ARC 564– Behavior and Space (ID Intellectual Domain)

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Course Details

Course No.: 18751

Department: Architecture

Semester: 2015 Spring

Location: Diefendorf – 104

Meeting Day(s): Thursday

Meeting Time: 10:00AM - 12:40PM

Faculty: Weidemann

Architects and other designers/planners have a responsibility for being knowledgeable about how their designs affect the people who use them. When people’s needs are adequately addressed, there can be many positive results. Health care recipients can experience less stress and recover more quickly. Student learning in schools and classrooms can be enhanced; office workers may have higher levels of performance and job satisfaction (and fewer work related illnesses), etc. Thus, it is critical for you to learn how to design humane, useful, and enriching places and spaces.
This course examines the many ways in which humans respond to (and sometimes modify) both private and public space. It falls within the intellectual domain of Inclusive Design.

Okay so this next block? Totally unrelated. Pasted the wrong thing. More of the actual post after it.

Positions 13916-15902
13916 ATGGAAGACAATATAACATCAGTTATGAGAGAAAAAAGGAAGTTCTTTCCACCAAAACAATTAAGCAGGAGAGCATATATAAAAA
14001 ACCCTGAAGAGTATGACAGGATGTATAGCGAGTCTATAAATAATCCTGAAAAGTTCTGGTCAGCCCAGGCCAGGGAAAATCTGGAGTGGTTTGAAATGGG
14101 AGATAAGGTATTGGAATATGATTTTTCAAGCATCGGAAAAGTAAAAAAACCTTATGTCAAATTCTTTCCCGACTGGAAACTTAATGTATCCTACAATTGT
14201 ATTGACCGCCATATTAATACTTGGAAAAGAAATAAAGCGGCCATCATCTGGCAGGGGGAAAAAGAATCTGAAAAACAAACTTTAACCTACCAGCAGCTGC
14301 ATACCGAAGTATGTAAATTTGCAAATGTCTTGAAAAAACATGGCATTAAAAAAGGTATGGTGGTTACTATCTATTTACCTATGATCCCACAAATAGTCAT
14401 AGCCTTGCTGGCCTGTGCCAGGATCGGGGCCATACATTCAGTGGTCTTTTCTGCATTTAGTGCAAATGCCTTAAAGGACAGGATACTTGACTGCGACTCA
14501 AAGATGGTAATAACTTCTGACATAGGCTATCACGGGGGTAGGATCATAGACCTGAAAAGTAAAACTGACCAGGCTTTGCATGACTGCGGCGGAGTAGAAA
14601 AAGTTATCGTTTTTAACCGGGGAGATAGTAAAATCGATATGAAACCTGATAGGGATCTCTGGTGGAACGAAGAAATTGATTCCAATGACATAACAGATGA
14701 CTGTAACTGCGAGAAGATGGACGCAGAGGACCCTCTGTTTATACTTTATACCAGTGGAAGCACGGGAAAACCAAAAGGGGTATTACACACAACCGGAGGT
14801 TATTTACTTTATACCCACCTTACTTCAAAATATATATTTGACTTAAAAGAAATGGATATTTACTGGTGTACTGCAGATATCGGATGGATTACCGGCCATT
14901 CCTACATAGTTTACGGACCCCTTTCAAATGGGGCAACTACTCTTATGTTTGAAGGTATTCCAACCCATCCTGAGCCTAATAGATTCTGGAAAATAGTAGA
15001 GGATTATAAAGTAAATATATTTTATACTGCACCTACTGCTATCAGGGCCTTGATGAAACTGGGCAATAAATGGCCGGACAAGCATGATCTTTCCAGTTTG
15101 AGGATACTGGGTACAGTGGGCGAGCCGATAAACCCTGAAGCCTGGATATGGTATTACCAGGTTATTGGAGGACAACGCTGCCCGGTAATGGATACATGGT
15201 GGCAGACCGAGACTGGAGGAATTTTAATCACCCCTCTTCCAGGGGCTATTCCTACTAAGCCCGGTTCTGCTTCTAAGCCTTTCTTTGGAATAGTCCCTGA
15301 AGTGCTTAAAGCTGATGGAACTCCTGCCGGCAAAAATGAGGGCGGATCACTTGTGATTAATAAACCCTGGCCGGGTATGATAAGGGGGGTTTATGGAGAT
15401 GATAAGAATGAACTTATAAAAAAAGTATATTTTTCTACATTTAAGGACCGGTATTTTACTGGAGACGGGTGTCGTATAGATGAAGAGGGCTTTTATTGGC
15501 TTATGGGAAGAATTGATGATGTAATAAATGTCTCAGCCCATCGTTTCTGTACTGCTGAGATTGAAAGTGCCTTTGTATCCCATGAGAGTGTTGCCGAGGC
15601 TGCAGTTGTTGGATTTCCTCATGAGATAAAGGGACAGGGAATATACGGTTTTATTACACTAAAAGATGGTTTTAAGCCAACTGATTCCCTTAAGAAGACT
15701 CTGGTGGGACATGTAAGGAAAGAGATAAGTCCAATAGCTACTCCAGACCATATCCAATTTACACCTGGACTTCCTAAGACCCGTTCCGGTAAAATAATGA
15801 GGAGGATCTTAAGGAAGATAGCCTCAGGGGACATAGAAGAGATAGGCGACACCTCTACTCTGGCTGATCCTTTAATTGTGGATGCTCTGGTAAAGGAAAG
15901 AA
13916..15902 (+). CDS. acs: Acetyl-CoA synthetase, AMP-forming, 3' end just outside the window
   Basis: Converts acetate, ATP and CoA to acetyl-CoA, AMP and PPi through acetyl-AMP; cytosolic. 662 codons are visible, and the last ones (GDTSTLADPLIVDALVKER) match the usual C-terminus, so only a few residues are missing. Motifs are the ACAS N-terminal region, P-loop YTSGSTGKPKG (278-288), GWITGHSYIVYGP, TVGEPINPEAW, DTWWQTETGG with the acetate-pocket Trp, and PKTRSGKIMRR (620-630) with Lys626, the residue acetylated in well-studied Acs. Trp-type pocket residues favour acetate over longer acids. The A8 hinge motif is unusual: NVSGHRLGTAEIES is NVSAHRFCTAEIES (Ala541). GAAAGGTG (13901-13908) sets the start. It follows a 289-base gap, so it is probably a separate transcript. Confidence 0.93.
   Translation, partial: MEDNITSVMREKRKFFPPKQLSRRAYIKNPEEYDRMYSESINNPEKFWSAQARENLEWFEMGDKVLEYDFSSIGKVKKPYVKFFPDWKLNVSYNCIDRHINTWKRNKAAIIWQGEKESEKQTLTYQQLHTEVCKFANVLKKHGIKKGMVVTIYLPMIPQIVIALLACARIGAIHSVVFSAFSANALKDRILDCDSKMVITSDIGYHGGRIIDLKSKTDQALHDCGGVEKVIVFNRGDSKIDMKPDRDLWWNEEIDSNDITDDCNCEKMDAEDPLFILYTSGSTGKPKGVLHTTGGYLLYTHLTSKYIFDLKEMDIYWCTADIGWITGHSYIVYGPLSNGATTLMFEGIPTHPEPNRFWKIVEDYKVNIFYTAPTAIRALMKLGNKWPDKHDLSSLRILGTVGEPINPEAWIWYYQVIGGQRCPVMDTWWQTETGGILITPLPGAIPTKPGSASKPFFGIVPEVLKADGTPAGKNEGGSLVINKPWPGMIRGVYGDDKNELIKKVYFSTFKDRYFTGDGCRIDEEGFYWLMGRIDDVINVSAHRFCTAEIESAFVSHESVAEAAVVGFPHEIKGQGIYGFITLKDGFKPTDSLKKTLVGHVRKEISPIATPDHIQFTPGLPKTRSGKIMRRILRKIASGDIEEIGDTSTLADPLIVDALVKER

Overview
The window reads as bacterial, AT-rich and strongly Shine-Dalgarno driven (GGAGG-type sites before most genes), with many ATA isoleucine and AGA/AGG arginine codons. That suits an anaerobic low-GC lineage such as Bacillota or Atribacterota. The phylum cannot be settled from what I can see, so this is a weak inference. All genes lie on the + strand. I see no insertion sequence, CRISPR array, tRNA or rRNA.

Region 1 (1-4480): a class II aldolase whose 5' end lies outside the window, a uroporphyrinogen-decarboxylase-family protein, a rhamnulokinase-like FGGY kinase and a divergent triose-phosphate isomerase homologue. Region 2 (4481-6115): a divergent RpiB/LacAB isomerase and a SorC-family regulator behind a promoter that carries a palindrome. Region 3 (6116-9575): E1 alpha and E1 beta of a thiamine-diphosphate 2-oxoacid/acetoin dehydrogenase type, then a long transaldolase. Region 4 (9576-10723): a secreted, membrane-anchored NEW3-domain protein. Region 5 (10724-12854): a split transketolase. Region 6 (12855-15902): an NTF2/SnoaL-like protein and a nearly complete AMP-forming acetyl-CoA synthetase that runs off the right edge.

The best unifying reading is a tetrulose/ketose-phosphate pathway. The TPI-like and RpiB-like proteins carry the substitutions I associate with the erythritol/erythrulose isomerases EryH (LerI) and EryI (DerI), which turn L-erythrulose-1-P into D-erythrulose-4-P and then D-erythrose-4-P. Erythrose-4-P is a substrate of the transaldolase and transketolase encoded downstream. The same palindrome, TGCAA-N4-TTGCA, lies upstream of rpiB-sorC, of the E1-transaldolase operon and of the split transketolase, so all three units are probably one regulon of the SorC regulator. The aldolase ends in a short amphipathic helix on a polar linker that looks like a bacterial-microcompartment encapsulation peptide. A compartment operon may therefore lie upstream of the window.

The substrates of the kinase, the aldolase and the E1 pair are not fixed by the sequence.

Human responses to the environment will include behavioral, emotional, perceptual, and cognitive reactions. Issues such as privacy, safety, usability, wayfinding, etc. will be examined in various environmental settings (e.g., residential, health, educational, work, entertainment, etc.). Principles of inclusion will be a major consideration throughout.
Assigned readings and small project assignments will provide a general overview. The primary course assignment will be an individual one, in which students will develop a project of their own choice. They will explore a ‘physical setting’(e.g., work, health, education, recreation, housing, etc.) of their choice, for specified sets of people, focusing on a relevant set of issues. (Note: Such a project might be useful for those planning their thesis or special project work.)